Sunday, July 4, 2010

The New Atheism - Should Christians be concerned?


The New Athiesm - Should Christians be concerned? What is it?

Since 2004 there has apparently been a resurgence of Atheism; well that's according to David Steele writing in Philosophy Now - May 2010. This is what some would call, The New Atheism. The debates between Atheists and Christians have been around for years, but the discussions have hit the ears of many in the last few years, especially with the vocal advocacy and authorship of people like Christopher Hitchens (God is not Great: How Religion Poisons Everything) and Richard Dawkins (The God Delusion).

So firstly what is an 'atheist'? Or what is atheism? Much seemingly pedantic discussion is made about what the true definitions of these terms are, but firstly the narrow view of atheism is this: a-theism (a - from the greek meaning  'without' and theism/theos from the greek meaning 'deity'). The narrow view is thus labelled as without a deity, or rather, a belief that there is no God. This definition is saying that Atheists do not believe there is one God; one who supremely cares for this creation. They do not believe in what is called monotheism. Ernest Nagel (1901 - 1985) says in relation to atheism, 'I shall understand by 'atheism' a critique and a denial of the major claims of all varieties of theism' (cited in Philosophy Now - May 2010, p.6). The reason this is labelled a narrow view of atheism, is because this labels those that are polytheists (many gods) as atheists. A hindu would be far from labelling him/herself an atheist! So the definition of atheism has broadened over the years. In the broad sense atheism, according to Michael Martin, standardly refers to the denial of the existence of any god or gods and this therefore encapsulates the Christian monotheism and also polytheism. This type of definition of atheism tends to be the one that the general public hold to.

Michael Martin says, 'In Western society the term atheism has most frequently been used to refer to the denial of theism, in particular Judeo-Christian theism. This [theism] is the position that a being that is all-powerful, all-knowing, and all-good exists who is the creator of the universe, and who takes an active interest in human concerns, and guides his creatures by revelation' - and all the Christians read this and say, 'Yep! Amen!'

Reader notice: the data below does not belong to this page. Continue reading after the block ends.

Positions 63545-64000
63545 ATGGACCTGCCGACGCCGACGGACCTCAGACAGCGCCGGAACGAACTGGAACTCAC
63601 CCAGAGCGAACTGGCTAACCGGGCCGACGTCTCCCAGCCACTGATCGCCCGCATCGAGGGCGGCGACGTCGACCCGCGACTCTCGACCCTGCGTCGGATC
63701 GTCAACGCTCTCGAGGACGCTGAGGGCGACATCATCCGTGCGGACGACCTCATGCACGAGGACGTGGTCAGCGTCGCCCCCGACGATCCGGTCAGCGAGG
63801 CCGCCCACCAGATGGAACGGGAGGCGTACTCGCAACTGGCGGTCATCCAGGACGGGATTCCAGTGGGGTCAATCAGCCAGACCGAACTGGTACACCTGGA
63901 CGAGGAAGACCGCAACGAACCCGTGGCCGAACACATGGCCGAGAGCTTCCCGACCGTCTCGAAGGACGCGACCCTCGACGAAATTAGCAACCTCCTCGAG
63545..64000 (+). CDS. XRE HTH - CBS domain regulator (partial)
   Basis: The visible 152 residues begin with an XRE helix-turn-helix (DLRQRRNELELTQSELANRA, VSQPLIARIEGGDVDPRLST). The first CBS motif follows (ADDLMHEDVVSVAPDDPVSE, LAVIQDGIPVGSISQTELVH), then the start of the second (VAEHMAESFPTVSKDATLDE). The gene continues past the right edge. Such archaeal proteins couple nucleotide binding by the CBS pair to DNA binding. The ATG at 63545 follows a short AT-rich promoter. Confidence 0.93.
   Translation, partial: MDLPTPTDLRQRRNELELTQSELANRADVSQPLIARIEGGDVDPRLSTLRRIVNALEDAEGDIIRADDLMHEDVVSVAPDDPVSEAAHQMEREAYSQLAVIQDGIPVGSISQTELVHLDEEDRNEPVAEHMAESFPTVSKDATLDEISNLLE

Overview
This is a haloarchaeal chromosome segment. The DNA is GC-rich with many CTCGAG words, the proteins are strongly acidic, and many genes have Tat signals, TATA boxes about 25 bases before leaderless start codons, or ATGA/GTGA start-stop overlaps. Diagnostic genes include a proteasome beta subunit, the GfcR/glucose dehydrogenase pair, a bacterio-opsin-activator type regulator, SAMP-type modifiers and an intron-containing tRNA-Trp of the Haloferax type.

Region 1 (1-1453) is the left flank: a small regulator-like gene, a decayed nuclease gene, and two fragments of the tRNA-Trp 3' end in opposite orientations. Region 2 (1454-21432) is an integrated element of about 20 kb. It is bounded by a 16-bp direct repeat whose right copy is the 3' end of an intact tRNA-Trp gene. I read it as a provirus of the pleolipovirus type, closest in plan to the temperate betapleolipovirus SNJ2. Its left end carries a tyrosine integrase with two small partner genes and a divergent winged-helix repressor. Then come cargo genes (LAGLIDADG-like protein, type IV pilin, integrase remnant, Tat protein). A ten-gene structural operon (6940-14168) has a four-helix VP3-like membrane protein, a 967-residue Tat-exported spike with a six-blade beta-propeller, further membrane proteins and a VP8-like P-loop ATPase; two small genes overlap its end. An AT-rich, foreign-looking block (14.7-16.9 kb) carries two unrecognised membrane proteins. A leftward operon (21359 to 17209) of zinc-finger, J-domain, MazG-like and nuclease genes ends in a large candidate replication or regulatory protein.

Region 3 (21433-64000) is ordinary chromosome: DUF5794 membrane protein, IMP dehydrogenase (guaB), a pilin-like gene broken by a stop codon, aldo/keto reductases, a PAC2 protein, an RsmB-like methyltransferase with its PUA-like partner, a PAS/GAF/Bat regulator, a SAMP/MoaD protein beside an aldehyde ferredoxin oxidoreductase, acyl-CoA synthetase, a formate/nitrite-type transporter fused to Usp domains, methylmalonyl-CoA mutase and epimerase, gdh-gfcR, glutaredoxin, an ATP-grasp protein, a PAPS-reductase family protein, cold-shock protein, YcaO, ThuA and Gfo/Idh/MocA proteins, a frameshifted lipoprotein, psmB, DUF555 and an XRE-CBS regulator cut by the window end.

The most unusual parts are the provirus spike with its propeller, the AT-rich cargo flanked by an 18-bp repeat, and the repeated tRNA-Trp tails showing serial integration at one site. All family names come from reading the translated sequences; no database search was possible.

Exhaustive empirical evidence does not exist to prove the existence of such a wonderful God - only faith. Faith that comes by hearing the Word of God, and a relationship that forms because of someone acting on that faith/trust and believing that Jesus is who he says he is, and does what he says he does.

Christians know there are questions that are unanswerable and discussions that are hard to 'win'. The fact is though, that failure to respond adequately to an intellectual argument about faith does not render the faith inadequate; it merely means someone is unable to respond with theological prowess that dumfounds the other! The questions exist, no Christian doubts that:
* If God knows the future, how can we have free will? (Cicero)
* What was God doing before He created the world? (Augustine)
* Must God, if he exists in the mind, also exist in reality? (Anselm)
* Can an omnipotent being be constrained by justice and goodness? (Al-Ghazali).
* Why does a loving God allow suffering to good people (the general public ask this one!)